Tuesday, June 11, 2013

4 Questions to Ask if Your Child's Doctor Recommends a CT Scan

You may have seen on the news that a new study was just published in the journal JAMA Pediatrics, reviewing how radiation doses from CT scans need to be adjusted even more and done even less frequently on children in order to lower their risk of developing radiation-related cancer later on in life. The researchers  discussed how children are smaller than adults and don't need as much radiation for their CT images as do adults, among other issues. This finding, of course, makes sense.

The study goes on to say that by reducing radiation doses and reducing unnecessary exams, the long-term cancer risk for children who have these tests could drop as much as 62 percent. We do know that exposure to radiation, even from medical exams like CT scans (also called CAT scans) can increase a person's later-in-life risk of developing some sort of cancer. Fortunately, as technology is adapted and more is learned, newer guidelines and modern scanners are providing for less radiation exposure than ever before, particularly among children.

Of course, we want to do everything we can to reduce any risk of our children of causing cancer, but it is important to understand that as impressive (and important) that 62 percent reduction in risk is, the chances of developing radiation-caused cancer are low to begin with. That's not to say it doesn't happen, it does. But it isn't common, so this needs to be kept in mind when looking at the numbers.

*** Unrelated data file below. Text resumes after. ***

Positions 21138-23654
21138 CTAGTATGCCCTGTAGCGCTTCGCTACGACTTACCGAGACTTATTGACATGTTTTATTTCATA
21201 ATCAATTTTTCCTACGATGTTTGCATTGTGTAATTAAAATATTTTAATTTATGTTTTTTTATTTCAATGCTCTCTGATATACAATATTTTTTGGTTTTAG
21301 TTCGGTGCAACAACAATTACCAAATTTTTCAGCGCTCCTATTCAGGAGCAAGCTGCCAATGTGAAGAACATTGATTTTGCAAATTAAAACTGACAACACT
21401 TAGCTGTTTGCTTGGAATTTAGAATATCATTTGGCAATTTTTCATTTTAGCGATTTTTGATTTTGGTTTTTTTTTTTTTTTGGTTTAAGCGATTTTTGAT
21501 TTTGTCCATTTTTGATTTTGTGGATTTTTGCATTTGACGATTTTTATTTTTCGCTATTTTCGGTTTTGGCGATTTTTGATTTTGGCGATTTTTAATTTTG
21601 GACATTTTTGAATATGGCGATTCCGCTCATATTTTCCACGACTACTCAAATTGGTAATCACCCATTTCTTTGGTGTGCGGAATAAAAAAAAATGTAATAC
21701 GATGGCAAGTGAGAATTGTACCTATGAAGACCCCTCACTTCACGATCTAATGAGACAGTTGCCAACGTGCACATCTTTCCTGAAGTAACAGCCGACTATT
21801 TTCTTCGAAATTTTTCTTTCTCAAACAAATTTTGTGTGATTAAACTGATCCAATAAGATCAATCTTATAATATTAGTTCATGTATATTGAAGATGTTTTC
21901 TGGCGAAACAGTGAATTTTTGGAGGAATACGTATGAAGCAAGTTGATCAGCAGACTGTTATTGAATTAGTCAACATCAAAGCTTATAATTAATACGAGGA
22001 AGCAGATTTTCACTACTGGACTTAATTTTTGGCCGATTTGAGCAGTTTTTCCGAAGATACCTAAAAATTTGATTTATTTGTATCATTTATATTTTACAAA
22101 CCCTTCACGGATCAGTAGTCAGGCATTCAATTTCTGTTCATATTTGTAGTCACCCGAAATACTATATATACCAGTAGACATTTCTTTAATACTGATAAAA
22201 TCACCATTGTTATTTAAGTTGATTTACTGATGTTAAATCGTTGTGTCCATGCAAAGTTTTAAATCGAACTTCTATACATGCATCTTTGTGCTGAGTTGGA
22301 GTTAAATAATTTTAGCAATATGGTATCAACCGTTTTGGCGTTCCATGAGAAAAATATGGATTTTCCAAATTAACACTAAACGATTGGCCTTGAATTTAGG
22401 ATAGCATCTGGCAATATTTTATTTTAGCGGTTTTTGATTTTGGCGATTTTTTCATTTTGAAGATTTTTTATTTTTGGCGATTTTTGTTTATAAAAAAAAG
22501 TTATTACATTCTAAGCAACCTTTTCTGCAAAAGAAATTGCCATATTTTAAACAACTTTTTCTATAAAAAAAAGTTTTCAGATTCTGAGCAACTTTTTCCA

So, why is this study important? It's a reminder that not all CT scans that are ordered may be necessary. It's a reminder that not all facilities that do these scans on children are using calculations that are appropriate for their pediatric patients' size. And it's a reminder that we need to ask questions and understand why tests are being done on our children.

The American College of Radiology released a statement yesterday, in response to the study, in which it said: "Diagnostic scans reduce the number of invasive surgeries, unnecessary hospital admissions, and the length of hospital stays. However, they must be used judiciously, when indicated, and when the needed information cannot be obtained in other ways, in order to minimize radiation exposure to all Americans - particularly children.

Keeing this all in mind, what is a parent to do? There are four questions that parents should ask when a doctor recommends that their child undergo a CT scan:

1- What benefit will there be from having this scan performed? (Why do it?)

You want to know what the doctor is looking for and why the CT scan is the right test for this.

2- Is there any other exam that would be equal to or better than a CT scan?

You want to learn if a regular x-ray or an MRI, which doesn't use radiation, could be be performed instead of the CT scan with equal or better results.

3- Will the radiation dose be adjusted to account for my child's size?

One issue that affects radiation exposure is that not all tests are properly calibrated for children, particularly if the facility does not see many pediatric patients and are not experienced in dealing with children of various ages and sizes.

4- Is the facility ACR accredited?

The ACR accreditation involves surveying of medical imaging equipment to assess that it meets industry standards and that the radiologists who are interpreting the findings are qualified to do so, reducing the chances of more exams being ordered on the same patients.

There is no doubt about it. Exams such as CT scans do save lives. But we need to be sure that the people doing these tests are doing them properly, that the equipment is maintained properly at at the most recent standards, and that the proper exams are being ordered for the right reasons.

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